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Gone Girl & 1984--All that Social Commentary

February 16, 2014

It's been quite a while since I posted here.  All my posts seem to end with "more soon" and then a month goes by.  Lately I've been relishing my space offline--lurking about online, reading and "liking" things as appropriate, but devoting the bulk of my energies to more immediate and pressing needs offline.  Working abroad, son aiming for a competitive university next year, and trying to sustain a semblance of a writing career certainly create a lot of pressing needs.

 

In the meantime I continue to read. Escapist literature (Can it be called literature?  I think so.) has been an effective salve recently.  And unfortunately, as I began to come to the close of Gillian Flynn's Gone Girl this past week, I began to stay up later and later, somehow surviving on 4-5 hours of sleep a night.  Is this a good thing?  Well, I just finished the book so now that it's over I don't have to answer that question.  :)

 

Still, I picked up Gone Girl firstly because I wanted to know what all the fuss was about.  And secondly I noticed the book had some billing as a social commentary--a subject I am always interested in.  Now that I've finished the book, what do I think?

 

I think Gone Girl is readable, but not for everyone.  To me the book is more escapist literature than anything, but I enjoyed my time with the book. 

 

Gone Girl's social commentary is about how our consumer/greed/desire-driven culture creates a "deadening" effect in people, and how these people act when they become "deadened": their love for life and each other becomes corrupted and highly dysfunctional.  Amy was apparently dysfunctional long before she met Nick, but it was only when both Nick and Amy's livelihoods and way of life fell apart did their love begin to collapse.  There's social commentary here about love between partners for life and what part civilization plays in such love.  If both Nick and Amy are merely enactments of social forces, do their decisions matter in the end?  If their means of survival is to carry out the expectations of society, is there anything left of them as individual human beings?  In fact, in the end, both acknowledge they live together in a facade of marriage and love that occasionally feels real. The habits of marriage Amy and Nick carry out to keep up appearances lead both to experience flashes of genuine marital bliss.   What then is true love?  Gone Girl offers the word "derivative" every 30-40 pages.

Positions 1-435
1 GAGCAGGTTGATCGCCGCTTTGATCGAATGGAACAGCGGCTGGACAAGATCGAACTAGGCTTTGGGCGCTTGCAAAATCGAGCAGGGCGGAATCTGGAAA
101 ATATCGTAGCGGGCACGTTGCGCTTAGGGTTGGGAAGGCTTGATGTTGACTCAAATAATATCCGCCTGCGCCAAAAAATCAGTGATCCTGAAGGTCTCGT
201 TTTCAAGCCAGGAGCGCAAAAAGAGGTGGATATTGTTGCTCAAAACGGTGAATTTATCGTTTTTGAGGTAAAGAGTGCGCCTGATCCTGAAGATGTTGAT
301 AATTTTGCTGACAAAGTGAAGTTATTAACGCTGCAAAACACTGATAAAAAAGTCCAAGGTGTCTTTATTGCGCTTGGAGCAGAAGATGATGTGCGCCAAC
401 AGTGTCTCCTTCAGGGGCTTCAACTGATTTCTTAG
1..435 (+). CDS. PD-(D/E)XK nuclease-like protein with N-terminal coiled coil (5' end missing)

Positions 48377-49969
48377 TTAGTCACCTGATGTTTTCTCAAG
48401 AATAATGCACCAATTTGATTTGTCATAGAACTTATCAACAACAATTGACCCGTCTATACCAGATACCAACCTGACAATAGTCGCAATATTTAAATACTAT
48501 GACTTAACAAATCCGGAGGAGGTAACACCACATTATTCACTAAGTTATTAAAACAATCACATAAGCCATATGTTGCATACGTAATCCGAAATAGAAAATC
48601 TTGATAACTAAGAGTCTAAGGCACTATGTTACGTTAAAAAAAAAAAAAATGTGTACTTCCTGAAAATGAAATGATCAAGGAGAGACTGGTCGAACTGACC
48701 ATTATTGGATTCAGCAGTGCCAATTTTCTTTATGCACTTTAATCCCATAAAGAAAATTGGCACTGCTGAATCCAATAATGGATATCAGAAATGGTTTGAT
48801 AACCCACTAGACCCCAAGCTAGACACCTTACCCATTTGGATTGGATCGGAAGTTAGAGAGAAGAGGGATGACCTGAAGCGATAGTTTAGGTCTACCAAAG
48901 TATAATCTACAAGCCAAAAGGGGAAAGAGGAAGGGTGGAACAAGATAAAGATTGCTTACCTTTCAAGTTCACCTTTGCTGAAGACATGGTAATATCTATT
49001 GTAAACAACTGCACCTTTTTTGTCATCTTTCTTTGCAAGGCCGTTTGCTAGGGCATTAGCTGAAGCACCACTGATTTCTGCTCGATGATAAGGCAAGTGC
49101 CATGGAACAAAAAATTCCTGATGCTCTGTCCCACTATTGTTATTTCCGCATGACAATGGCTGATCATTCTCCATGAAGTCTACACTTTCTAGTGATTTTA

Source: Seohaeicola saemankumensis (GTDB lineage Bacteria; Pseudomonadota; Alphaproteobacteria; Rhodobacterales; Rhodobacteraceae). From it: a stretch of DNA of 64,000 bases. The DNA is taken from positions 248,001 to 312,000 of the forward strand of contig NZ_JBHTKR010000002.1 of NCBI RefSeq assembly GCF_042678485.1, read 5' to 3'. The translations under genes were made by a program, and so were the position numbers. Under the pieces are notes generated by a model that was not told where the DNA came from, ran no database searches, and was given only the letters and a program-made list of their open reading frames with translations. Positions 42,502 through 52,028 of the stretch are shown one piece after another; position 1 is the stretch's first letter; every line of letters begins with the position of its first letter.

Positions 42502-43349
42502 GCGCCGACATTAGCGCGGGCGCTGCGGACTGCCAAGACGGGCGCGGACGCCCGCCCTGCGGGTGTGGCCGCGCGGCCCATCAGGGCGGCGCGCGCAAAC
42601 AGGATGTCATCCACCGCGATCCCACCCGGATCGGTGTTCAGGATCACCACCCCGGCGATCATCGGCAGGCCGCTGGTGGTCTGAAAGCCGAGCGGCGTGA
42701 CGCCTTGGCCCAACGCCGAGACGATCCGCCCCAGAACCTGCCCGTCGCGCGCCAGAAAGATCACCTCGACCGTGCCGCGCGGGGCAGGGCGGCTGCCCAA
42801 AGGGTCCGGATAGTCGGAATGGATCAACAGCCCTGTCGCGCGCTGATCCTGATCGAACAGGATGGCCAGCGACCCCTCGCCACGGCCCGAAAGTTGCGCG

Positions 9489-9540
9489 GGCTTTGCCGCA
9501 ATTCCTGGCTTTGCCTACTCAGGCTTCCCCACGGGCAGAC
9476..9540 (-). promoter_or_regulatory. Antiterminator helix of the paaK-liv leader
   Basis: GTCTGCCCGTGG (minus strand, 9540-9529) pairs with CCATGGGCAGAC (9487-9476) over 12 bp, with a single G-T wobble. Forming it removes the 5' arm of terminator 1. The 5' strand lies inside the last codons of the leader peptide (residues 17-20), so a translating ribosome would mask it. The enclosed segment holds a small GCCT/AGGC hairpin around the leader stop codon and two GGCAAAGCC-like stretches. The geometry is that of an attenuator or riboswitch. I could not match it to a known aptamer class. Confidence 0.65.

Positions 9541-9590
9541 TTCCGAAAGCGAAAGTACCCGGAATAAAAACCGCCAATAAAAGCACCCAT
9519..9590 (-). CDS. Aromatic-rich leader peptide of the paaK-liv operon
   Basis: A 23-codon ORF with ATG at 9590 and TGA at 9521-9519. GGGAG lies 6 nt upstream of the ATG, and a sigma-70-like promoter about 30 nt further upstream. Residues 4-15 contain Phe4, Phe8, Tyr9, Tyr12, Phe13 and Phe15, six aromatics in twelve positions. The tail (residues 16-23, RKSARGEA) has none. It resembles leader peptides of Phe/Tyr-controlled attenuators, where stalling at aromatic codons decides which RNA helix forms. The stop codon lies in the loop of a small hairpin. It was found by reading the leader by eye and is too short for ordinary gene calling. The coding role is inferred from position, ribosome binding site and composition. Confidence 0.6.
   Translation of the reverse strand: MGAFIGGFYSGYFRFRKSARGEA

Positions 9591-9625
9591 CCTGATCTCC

1984 in its own way asks the same questions, but the lovers are complete victims of society in a different way.  Winston and Julia are aware of the risks of their love but they roll the dice to be together no matter what. When discovered and judged by their government/society, as a consequence Julia and Winston are physically and psychologically broken.  They survive, but they are broken. 

 

As readers, during their meetings, we witness what appears to be Winston and Julia having a chance to enjoy love outside the boundaries of their government's legal social norms. Nick and Amy, conversely, never really break or leave the boundaries of their love's social impulses.  Those same impulses drive both of them together, apart, and together again, but the impulses never leave the couple.

 

So when I think about Gone Girl as social commentary I don't think it offers any means or hope for individual survival, which may be because the characters are irreparable products of a corrupt civilization.  1984 gives us tragedy because Winston and Julia create--through their intimacy--a place of love separate from government oppression.  Had they never been discovered their love may have flourished within the confines of their political circumstances.  Nick and Amy can only create what society has empowered them to create. Their love is already enthralled and defined by America's culture of social and political economic power, and so their love will never rise above these circumstances. It's hard for me to find tragedy when there may never have been hope for something positive in the end.

 

I'm not sure what it is in me lately that makes me want to read escapist titles on dystopian themes.  Is it a sublimated sense of doom from the so called 6th extinction?  Or is it I am a character enthralled in America's socio-economic, class-driven pressure cooker (well, partially enthralled, in any event)?  Do I feel angst, but like so many Americans don't know what to do about it? 

 

My answer is this: I like to read everything.  This is just my most recent kick.  I'll change again.  Already I can feel it.  I'm going to next read Stephen King's The Stand.   I will be reading the book with Yeats' poem "The Second Coming" on my periphery, given that was supposed to have been an influence on the novel.  And last month I finished Max Brooks' World War Z and Zombie Survival Guide, the latter more interesting for its writerly style--the diction and tone--than anything else. Well that's not true.  There is something to be said for the creative imagination behind those books: what kind of person writes a zombie survival instruction guide, and why?  And how does such a book become a NYTimes best seller?  What, if anything, does that say about an American reading audience's demographics?

 

Sometimes the best thing to do is simply turn out the lights, meditate, and then go to sleep.  Right now that's what I think I will do.

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